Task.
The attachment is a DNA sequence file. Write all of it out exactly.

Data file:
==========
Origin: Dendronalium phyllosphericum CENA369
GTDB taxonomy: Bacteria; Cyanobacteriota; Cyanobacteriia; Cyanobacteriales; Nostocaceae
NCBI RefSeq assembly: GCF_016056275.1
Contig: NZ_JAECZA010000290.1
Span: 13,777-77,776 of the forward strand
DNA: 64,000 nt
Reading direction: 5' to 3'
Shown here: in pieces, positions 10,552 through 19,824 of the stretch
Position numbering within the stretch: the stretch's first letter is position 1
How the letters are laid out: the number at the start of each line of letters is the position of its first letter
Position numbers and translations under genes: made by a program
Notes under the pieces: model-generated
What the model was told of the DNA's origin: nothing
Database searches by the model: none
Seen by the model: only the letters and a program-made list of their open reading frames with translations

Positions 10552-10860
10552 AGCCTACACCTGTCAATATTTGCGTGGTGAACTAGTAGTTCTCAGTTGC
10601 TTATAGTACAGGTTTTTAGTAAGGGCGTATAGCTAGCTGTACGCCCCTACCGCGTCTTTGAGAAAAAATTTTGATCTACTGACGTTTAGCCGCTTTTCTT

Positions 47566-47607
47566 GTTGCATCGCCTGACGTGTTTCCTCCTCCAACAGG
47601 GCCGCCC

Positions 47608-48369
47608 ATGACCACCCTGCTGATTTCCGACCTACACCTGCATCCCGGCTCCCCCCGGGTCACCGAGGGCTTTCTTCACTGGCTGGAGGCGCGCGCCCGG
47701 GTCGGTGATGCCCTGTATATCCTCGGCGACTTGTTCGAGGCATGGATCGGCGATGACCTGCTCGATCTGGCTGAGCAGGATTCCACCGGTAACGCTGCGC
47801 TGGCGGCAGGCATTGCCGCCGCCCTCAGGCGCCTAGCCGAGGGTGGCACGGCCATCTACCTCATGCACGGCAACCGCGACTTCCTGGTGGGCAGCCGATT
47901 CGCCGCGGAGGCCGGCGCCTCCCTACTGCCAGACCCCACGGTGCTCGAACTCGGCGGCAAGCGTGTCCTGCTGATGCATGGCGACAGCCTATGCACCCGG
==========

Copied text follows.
Origin: Dendronalium phyllosphericum CENA369
GTDB taxonomy: Bacteria; Cyanobacteriota; Cyanobacteriia; Cyanobacteriales; Nostocaceae
NCBI RefSeq assembly: GCF_016056275.1
Contig: NZ_JAECZA010000290.1
Span: 13,777-77,776 of the forward strand
DNA: 64,000 nt
Reading direction: 5' to 3'
Shown here: in pieces, positions 10,552 through 19,824 of the stretch
Position numbering within the stretch: the stretch's first letter is position 1
How the letters are laid out: the number at the start of each line of letters is the position of its first letter
Position numbers and translations under genes: made by a program
Notes under the pieces: model-generated
What the model was told of the DNA's origin: nothing
Database searches by the model: none
Seen by the model: only the letters and a program-made list of their open reading frames with translations

Positions 10552-10860
10552 AGCCTACACCTGTCAATATTTGCGTGGTGAACTAGTAGTTCTCAGTTGC
10601 TTATAGTACAGGTTTTTAGTAAGGGCGTATAGCTAGCTGTACGCCCCTACCGCGTCTTTGAGAAAAAATTTTGATCTACTGACGTTTAGCCGCTTTTCTT

Positions 47566-47607
47566 GTTGCATCGCCTGACGTGTTTCCTCCTCCAACAGG
47601 GCCGCCC

Positions 47608-48369
47608 ATGACCACCCTGCTGATTTCCGACCTACACCTGCATCCCGGCTCCCCCCGGGTCACCGAGGGCTTTCTTCACTGGCTGGAGGCGCGCGCCCGG
47701 GTCGGTGATGCCCTGTATATCCTCGGCGACTTGTTCGAGGCATGGATCGGCGATGACCTGCTCGATCTGGCTGAGCAGGATTCCACCGGTAACGCTGCGC
47801 TGGCGGCAGGCATTGCCGCCGCCCTCAGGCGCCTAGCCGAGGGTGGCACGGCCATCTACCTCATGCACGGCAACCGCGACTTCCTGGTGGGCAGCCGATT
47901 CGCCGCGGAGGCCGGCGCCTCCCTACTGCCAGACCCCACGGTGCTCGAACTCGGCGGCAAGCGTGTCCTGCTGATGCATGGCGACAGCCTATGCACCCGG